I read a great piece on Medium today (read it here). It starts by talking about the change to the Instagram feed (now algorithmic) and turns that into a discussion on what the author calls “the attention web”. How our desire for free internet services means we are paying with our time. This struck a chord with me in several ways, given my current misgivings about the way that social media is being used not to develop offline businesses, but as a business model itself (brilliantly skewered by satirical news site the Betoota Advocate here).

Why should this be an issue? Surely people getting off their bum and doing something is a good thing? The problem is that networks, like the internet, generally follow what is called a power law, which states that a few nodes will have millions of connections and millions of nodes will have a few connections. What the algorithmic feed does is show you what is popular, not necessarily what you are looking for. Or even more importantly, what you don’t know you are looking for, but might stumble across serendipitously. How many of us have discovered a band we like because we heard them played on the radio, or came across a great film flicking through the channels?

The other issue is then for social media strategists. How do you get your information in front of people? I remember once going to an event on public sector broadcasting where someone made the comment that television was the only market where more players meant less choice for the viewer. That was in the early days of social media, but it does seem to hold true for that market too. Now you struggle to get a piece in front of people that isn’t “7 ways to…” “This one idea will change your life” or, as I see many of them: “How I took one incident in my life and decided it related to everyone else all the time”.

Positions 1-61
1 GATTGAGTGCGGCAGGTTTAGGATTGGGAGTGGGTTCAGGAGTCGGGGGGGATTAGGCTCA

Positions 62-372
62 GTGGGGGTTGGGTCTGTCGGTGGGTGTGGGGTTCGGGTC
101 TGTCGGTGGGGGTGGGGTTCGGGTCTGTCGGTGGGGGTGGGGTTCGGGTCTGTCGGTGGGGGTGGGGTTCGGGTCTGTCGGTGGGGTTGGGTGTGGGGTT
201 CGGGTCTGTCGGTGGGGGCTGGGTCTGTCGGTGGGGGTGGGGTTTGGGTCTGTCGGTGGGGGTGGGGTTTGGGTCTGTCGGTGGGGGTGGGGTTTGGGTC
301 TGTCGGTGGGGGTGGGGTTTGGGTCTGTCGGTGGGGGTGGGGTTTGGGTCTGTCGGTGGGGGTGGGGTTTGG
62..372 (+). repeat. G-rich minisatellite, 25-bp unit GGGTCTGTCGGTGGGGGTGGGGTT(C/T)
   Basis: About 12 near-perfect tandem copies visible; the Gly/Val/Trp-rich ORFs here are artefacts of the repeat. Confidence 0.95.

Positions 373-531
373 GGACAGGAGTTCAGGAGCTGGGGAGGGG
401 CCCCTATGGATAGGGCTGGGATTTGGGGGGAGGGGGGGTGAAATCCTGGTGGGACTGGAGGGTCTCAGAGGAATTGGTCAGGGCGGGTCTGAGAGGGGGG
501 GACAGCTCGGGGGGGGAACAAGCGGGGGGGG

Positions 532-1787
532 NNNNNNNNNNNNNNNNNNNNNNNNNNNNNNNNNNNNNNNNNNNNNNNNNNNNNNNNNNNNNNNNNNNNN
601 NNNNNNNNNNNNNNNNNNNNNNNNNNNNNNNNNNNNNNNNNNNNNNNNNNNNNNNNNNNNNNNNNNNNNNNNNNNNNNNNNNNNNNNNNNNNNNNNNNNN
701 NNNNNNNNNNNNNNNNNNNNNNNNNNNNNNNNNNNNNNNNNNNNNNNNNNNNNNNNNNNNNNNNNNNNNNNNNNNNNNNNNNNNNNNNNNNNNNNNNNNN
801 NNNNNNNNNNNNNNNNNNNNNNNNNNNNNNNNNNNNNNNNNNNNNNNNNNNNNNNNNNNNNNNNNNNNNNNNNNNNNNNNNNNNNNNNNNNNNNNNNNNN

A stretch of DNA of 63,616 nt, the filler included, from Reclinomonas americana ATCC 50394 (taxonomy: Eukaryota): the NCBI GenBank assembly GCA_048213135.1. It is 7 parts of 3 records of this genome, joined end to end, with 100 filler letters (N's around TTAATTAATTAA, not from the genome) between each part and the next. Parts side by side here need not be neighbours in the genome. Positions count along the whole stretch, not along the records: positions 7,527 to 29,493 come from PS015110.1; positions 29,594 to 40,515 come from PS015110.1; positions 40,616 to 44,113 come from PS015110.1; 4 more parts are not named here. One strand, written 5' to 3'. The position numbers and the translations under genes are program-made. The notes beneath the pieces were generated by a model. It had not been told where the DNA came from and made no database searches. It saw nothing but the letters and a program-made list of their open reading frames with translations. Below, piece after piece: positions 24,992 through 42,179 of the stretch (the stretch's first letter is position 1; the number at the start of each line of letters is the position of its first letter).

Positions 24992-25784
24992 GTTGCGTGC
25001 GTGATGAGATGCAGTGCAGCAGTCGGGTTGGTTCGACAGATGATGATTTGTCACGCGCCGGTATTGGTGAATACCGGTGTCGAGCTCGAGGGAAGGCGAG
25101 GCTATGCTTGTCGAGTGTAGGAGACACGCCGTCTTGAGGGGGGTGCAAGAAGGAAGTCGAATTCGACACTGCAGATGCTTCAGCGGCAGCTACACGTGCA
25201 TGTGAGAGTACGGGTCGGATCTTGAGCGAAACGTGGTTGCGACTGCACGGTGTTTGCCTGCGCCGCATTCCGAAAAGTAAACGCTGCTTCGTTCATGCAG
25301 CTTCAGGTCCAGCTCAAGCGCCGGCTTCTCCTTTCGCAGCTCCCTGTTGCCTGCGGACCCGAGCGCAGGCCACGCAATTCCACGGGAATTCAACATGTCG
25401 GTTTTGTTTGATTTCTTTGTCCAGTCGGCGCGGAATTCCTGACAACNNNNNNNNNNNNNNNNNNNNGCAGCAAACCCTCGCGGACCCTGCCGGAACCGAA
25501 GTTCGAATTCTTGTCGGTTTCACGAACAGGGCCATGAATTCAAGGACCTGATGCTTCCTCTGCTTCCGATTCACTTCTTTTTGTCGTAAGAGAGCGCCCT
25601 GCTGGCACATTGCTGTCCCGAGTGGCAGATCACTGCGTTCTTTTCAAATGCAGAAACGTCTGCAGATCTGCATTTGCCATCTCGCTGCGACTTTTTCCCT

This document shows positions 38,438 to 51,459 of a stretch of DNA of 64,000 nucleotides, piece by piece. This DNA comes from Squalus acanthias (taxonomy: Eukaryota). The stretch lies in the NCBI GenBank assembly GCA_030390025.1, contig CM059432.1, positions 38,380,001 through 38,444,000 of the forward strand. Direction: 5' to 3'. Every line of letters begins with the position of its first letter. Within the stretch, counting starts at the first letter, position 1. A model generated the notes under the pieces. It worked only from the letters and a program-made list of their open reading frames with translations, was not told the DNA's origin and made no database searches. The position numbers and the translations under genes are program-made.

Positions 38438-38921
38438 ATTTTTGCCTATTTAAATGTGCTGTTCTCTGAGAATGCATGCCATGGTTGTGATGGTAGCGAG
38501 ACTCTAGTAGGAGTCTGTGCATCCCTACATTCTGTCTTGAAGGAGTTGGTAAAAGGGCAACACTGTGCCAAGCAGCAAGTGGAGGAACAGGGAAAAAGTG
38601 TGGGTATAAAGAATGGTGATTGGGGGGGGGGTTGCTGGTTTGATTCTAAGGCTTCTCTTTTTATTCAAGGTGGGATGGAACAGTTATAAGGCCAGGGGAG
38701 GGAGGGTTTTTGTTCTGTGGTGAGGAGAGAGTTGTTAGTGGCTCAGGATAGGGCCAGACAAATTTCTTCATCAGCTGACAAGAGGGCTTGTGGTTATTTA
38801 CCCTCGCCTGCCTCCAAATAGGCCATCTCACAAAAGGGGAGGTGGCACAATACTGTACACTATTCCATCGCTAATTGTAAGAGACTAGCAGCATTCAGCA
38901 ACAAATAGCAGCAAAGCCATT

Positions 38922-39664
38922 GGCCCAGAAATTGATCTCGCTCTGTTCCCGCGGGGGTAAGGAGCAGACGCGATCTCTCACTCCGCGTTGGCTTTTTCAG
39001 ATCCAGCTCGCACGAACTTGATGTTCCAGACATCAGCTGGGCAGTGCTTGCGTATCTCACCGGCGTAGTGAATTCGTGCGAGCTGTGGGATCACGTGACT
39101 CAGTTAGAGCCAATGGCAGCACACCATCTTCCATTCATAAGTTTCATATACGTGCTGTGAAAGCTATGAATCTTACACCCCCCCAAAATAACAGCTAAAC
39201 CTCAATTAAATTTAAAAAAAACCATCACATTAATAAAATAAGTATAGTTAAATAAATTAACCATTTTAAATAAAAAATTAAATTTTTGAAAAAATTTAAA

Basically this comes down to something else I’ve been thinking about a lot recently. I’m not a slave to money, but that is what I need to pay my landlord and buy food. It is our currency and how we interact with each other. It is supposed to be something we exchange for items that have value. So I am now turning against the web that asks me to pay in time: when I see something I value, like certain web services, or journalism, I’m paying for it in money. If I want people to pay me for the value I give them, then I need to return the favour.